Therefore, rather than considering countries, if any good partner appears, I will think about that. Thinking about the global situation, this is a critical time. Usage of our product is not proportional to the size of the population, but having said that, there is a large and growing market within Asia. Of course, China is one of the larger markets with a population of 1.4 billion. India also has the same large population, and the other Asian countries have about 1 billion.
We still have that potential near to us, therefore our next step is to capitalize on it. However, in order to expand the business in these areas, I believe that we still need to work on making products more environmentally friendly in terms of emissions and energy savings. Not only energy, but material and resources too, so we need to make more improvement in that area. What we are doing now is improving our processes so that our product will be more useful to the world.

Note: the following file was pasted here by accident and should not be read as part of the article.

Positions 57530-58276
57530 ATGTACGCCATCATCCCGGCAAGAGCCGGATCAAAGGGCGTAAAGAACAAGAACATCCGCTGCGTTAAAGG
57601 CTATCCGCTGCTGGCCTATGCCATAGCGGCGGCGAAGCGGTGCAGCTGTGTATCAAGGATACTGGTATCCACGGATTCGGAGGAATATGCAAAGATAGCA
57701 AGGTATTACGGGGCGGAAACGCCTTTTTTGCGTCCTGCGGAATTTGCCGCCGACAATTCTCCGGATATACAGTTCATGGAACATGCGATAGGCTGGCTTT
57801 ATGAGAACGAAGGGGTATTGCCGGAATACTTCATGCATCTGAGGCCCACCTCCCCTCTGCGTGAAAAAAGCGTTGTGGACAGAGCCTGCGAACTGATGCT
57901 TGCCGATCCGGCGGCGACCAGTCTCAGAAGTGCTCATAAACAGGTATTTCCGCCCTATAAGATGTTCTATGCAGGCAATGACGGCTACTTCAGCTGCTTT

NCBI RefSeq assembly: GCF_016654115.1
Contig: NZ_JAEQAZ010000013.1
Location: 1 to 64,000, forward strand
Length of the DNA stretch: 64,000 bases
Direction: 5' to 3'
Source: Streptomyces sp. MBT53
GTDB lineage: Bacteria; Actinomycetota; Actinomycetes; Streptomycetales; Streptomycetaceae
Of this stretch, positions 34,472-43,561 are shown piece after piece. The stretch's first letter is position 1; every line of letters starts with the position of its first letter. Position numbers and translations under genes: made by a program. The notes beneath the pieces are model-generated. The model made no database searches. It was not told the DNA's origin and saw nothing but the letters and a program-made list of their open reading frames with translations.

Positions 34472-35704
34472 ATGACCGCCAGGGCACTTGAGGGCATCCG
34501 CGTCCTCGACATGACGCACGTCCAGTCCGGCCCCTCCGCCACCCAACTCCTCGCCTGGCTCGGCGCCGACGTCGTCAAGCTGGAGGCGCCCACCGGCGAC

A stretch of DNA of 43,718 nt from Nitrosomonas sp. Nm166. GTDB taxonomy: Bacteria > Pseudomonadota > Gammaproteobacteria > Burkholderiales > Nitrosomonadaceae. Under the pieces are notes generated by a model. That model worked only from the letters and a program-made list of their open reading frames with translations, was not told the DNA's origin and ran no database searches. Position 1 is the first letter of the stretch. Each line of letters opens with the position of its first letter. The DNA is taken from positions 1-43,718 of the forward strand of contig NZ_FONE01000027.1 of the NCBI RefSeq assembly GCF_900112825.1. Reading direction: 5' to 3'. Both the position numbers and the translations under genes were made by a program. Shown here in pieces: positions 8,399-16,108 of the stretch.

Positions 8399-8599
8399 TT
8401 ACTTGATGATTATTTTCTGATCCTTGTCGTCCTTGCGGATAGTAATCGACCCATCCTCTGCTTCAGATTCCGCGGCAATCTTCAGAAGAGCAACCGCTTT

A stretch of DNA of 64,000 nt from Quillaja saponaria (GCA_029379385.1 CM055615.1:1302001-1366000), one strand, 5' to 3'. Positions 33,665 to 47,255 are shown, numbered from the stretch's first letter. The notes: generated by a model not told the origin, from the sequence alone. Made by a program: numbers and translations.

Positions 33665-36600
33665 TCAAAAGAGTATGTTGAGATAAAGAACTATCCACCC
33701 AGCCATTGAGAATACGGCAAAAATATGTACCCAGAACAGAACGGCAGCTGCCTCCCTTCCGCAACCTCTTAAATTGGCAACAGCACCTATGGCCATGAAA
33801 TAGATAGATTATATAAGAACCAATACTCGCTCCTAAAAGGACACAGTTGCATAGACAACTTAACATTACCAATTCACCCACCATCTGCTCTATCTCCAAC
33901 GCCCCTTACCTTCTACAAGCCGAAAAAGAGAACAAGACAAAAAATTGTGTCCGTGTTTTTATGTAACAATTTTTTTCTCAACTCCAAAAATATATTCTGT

Imagine that we come back three years from now and have this interview all over again. What goals would be accomplished by then?
That is an excellent question. We were thrilled to celebrate our 60th anniversary. 60 years is considered one cycle in Asian culture. It used to be considered a person’s length of life, so I believe after 60 years, we need to prepare for the next 60 years as if it is a new life.
However, our core businesses and policies stay the same. Regardless of who is the president, it stays the same. Our way of life is making niche markets on our own. In my personal opinion, we can do this because we have our silica. We trust our silica alone can do this. We strongly believe there are no similar products to ours. We are using our amorphous silica gel to cover all these fields. I cannot see any other silica products doing this. We believe the physical properties of our product have such profound characteristics and this is really the defining feature of our products. Therefore, we feel that we still have lots of things to study, especially the idea of transferring old knowledge, knowhow and technology to the new.
In that sense, we need to keep on emphasizing the research aspect. When we find something new, it will cover wider and newer fields. When it comes to our silica, I think you know that it is being used as a matting agent. That application started about 50 to 60 years ago. It’s really had such a long life. You cannot find many products with such a long life-span. In a sense, when we revisit even after 60 years, we may still be talking about the same thing.